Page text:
49ers are being killed by poor third-down execution

Head coach Kyle Shanahan of the San Francisco 49ers (Photo by Christian Petersen/Getty Images)
Head coach Kyle Shanahan of the San Francisco 49ers (Photo by Christian Petersen/Getty Images) /

There are plenty of reasons behind the 49ers’ offensive struggles five weeks into the 2021 season, but poor efforts on third downs are a key reason why.

A simple base point to any NFL team’s offensive success can be broken down into two metrics: finding paydirt in the red zone and successfully converting on third downs.

The San Francisco 49ers haven’t had trouble in 2021 with the former, finally getting their first red-zone appearance that didn’t result in a touchdown in Week 5 during the 17-10 road loss to the Arizona Cardinals.

Third-down conversions, however, have been an entirely different story.

In 2019, this was another matter, as the Niners used a strong third-down presence to find offensive momentum all the way to the Super Bowl. Quarterback Jimmy Garoppolo, healthy all season, led the league with 50 percent of his third-down passes going for a first down.

This year, over four starts, Garoppolo is tied for 14th with 42.9 percent of such passes resulting in a first down.

49ers third-down conversion percentage in 2021 isn’t good

Perhaps there’s a lot of blame to be placed on head coach Kyle Shanahan for otherwise lackluster play-calling this season. Or, perhaps, the execution from some of his top players is lacking. Maybe it’s injuries, including Garoppolo, running back Raheem Mostert and tight end George Kittle.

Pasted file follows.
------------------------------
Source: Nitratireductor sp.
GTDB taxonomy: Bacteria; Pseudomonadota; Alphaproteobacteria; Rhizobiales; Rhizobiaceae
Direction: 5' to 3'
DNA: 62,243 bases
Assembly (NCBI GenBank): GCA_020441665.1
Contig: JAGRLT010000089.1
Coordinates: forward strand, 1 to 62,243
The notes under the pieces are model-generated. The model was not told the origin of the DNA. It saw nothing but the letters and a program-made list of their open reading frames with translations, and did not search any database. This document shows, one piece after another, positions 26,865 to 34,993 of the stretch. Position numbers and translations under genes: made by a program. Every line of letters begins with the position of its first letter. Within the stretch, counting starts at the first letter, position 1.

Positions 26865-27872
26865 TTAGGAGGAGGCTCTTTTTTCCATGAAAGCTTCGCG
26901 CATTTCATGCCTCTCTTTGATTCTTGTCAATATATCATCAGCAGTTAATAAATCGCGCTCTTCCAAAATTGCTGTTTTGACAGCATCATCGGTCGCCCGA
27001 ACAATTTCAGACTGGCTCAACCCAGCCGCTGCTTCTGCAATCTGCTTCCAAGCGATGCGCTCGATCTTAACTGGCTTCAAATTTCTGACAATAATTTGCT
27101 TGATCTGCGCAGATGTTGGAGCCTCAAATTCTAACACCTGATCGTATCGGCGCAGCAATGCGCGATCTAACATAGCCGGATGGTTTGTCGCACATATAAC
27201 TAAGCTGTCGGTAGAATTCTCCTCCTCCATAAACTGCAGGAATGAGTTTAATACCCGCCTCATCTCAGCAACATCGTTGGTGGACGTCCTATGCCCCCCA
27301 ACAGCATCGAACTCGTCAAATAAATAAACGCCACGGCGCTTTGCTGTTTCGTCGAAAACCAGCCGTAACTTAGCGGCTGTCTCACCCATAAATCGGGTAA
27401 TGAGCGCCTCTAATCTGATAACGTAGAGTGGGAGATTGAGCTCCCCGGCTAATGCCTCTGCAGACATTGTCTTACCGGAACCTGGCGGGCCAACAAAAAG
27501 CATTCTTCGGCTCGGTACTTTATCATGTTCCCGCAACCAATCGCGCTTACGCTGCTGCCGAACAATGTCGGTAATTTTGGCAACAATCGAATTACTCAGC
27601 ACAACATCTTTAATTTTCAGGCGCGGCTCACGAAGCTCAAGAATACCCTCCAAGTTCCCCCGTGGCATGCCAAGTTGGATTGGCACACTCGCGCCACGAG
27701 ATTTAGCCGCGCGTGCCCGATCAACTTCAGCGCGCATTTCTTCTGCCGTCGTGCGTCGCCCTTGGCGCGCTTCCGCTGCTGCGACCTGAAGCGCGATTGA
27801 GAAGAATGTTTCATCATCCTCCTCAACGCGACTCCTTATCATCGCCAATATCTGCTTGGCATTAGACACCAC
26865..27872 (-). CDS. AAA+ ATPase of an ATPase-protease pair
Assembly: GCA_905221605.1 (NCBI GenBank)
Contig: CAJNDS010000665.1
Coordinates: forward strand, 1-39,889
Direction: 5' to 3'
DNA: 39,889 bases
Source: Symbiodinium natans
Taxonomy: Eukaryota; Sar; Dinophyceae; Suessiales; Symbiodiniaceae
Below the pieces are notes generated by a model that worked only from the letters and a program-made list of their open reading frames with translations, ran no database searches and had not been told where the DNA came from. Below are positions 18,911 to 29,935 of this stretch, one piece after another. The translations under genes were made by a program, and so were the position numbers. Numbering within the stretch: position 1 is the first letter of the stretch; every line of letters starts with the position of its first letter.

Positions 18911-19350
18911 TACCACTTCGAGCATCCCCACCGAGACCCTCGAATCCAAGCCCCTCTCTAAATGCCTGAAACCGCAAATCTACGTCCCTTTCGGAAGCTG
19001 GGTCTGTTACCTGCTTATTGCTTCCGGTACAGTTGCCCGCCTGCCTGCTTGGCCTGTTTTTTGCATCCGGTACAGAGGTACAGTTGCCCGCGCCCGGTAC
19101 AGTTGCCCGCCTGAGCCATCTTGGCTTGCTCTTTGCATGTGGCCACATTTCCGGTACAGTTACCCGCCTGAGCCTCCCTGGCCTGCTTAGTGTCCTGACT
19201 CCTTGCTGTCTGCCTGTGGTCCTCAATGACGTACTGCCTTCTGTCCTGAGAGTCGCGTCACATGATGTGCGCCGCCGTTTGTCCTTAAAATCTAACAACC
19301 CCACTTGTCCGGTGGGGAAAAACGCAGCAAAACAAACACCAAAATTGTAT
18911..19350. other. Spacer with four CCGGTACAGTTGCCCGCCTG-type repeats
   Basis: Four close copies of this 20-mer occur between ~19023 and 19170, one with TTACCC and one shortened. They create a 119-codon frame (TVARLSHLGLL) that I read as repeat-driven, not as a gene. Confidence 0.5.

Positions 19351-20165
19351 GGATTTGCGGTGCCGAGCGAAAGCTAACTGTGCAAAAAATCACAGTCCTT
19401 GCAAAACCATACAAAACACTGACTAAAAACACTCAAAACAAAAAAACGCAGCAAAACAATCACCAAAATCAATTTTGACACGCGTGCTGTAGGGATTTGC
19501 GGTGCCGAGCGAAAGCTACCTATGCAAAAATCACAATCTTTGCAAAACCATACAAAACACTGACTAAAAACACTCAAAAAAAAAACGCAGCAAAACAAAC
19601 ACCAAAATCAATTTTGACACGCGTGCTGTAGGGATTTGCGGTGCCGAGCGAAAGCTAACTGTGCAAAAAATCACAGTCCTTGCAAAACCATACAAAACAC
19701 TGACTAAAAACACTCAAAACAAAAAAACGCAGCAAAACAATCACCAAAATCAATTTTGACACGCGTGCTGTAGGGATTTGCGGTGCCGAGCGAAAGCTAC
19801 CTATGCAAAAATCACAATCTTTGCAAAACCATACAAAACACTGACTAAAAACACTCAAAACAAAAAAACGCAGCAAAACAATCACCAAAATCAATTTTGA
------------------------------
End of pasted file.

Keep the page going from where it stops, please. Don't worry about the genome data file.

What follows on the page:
It’s hard to say. Likely a combination of all those factors.

Nevertheless, San Francisco’s third-down woes over the first five weeks have been troubling. Over that span, Shanahan and the 49ers are converting just 35.6 percent of their third-down attempts, which is good for 24th in the league. While this has led to some aggressiveness on fourth downs, where the Niners have a 50-percent conversion rate and are in the middle of the NFL pack, the overarching theme here is Shanahan’s offense has had difficulty moving the chains.

This perhaps explains why San Francisco’s scoring offense is ranked 15th in the league. And it’s not hard to grimace a bit when taking away the 41-point output against the Detroit Lions in Week 1. In two of the four games since, the 49ers have failed to reach a modest 20 points.

49ers not helping themselves on first, second downs

Third-down conversions are always tough, yes. But they can be mitigated somewhat by getting into better situations. A 3rd-and-short is understandably more manageable than a 3rd-and-10 play, of which the Niners have already had 17 this season, 14 more if you include third-down to-go distances of 7 to 9 yards.

Easy third-down conversions can be generated by success on first and second downs. In this area, at least so far this season, San Francisco isn’t doing itself much good.

Of 105 second-down plays, 68 of them have been a down-and-distance combo of at least 2nd-and-7, meaning the 49ers are averaging no more than 3 yards per first down 64.8 percent of the time.

Not good.

Read More: 3 reasons George Kittle is off to a slow start in 2021

On those 2nd-and-10-plus plays, the Niners are averaging 4.4 additional yards gained, suggesting the team is regularly falling short of the sticks and creating more third-down situations, even when they’re remotely favorable.

The 4.4 yards is actually the lowest average for any second-down down-and-distance combo, which isn’t encouraging.

If Shanahan wants to avoid the pitfalls of failing to convert on third downs, he’d better start finding ways to increase the yardage totals on first and second downs.

Next. 3 things Kyle Shanahan must fix now after loss to Cardinals. dark